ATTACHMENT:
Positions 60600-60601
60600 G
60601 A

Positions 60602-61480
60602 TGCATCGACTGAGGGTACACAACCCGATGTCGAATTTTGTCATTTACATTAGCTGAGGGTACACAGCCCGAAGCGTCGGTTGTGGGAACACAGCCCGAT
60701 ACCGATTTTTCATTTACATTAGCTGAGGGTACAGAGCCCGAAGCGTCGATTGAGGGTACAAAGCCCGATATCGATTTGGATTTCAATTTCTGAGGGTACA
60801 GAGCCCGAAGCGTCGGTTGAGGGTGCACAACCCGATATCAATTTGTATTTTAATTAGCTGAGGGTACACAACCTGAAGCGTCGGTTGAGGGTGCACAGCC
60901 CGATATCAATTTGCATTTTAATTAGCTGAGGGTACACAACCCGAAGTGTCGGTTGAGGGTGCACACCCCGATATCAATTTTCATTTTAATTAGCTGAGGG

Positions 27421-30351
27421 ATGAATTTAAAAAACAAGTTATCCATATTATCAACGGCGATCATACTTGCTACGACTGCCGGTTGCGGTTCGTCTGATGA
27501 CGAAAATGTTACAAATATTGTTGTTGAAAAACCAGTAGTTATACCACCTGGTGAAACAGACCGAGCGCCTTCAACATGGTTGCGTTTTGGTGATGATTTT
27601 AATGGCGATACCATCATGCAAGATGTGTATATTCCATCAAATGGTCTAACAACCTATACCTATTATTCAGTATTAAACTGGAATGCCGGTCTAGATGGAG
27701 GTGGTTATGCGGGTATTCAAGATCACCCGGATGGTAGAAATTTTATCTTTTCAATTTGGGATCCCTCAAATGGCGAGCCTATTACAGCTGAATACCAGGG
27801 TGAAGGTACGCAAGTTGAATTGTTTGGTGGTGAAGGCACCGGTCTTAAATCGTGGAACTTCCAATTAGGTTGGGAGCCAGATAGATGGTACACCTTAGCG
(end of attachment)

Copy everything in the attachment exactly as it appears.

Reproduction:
Positions 60600-60601
60600 G
60601 A

Positions 60602-61480
60602 TGCATCGACTGAGGGTACACAACCCGATGTCGAATTTTGTCATTTACATTAGCTGAGGGTACACAGCCCGAAGCGTCGGTTGTGGGAACACAGCCCGAT
60701 ACCGATTTTTCATTTACATTAGCTGAGGGTACAGAGCCCGAAGCGTCGATTGAGGGTACAAAGCCCGATATCGATTTGGATTTCAATTTCTGAGGGTACA
60801 GAGCCCGAAGCGTCGGTTGAGGGTGCACAACCCGATATCAATTTGTATTTTAATTAGCTGAGGGTACACAACCTGAAGCGTCGGTTGAGGGTGCACAGCC
60901 CGATATCAATTTGCATTTTAATTAGCTGAGGGTACACAACCCGAAGTGTCGGTTGAGGGTGCACACCCCGATATCAATTTTCATTTTAATTAGCTGAGGG

Positions 27421-30351
27421 ATGAATTTAAAAAACAAGTTATCCATATTATCAACGGCGATCATACTTGCTACGACTGCCGGTTGCGGTTCGTCTGATGA
27501 CGAAAATGTTACAAATATTGTTGTTGAAAAACCAGTAGTTATACCACCTGGTGAAACAGACCGAGCGCCTTCAACATGGTTGCGTTTTGGTGATGATTTT
27601 AATGGCGATACCATCATGCAAGATGTGTATATTCCATCAAATGGTCTAACAACCTATACCTATTATTCAGTATTAAACTGGAATGCCGGTCTAGATGGAG
27701 GTGGTTATGCGGGTATTCAAGATCACCCGGATGGTAGAAATTTTATCTTTTCAATTTGGGATCCCTCAAATGGCGAGCCTATTACAGCTGAATACCAGGG
27801 TGAAGGTACGCAAGTTGAATTGTTTGGTGGTGAAGGCACCGGTCTTAAATCGTGGAACTTCCAATTAGGTTGGGAGCCAGATAGATGGTACACCTTAGCG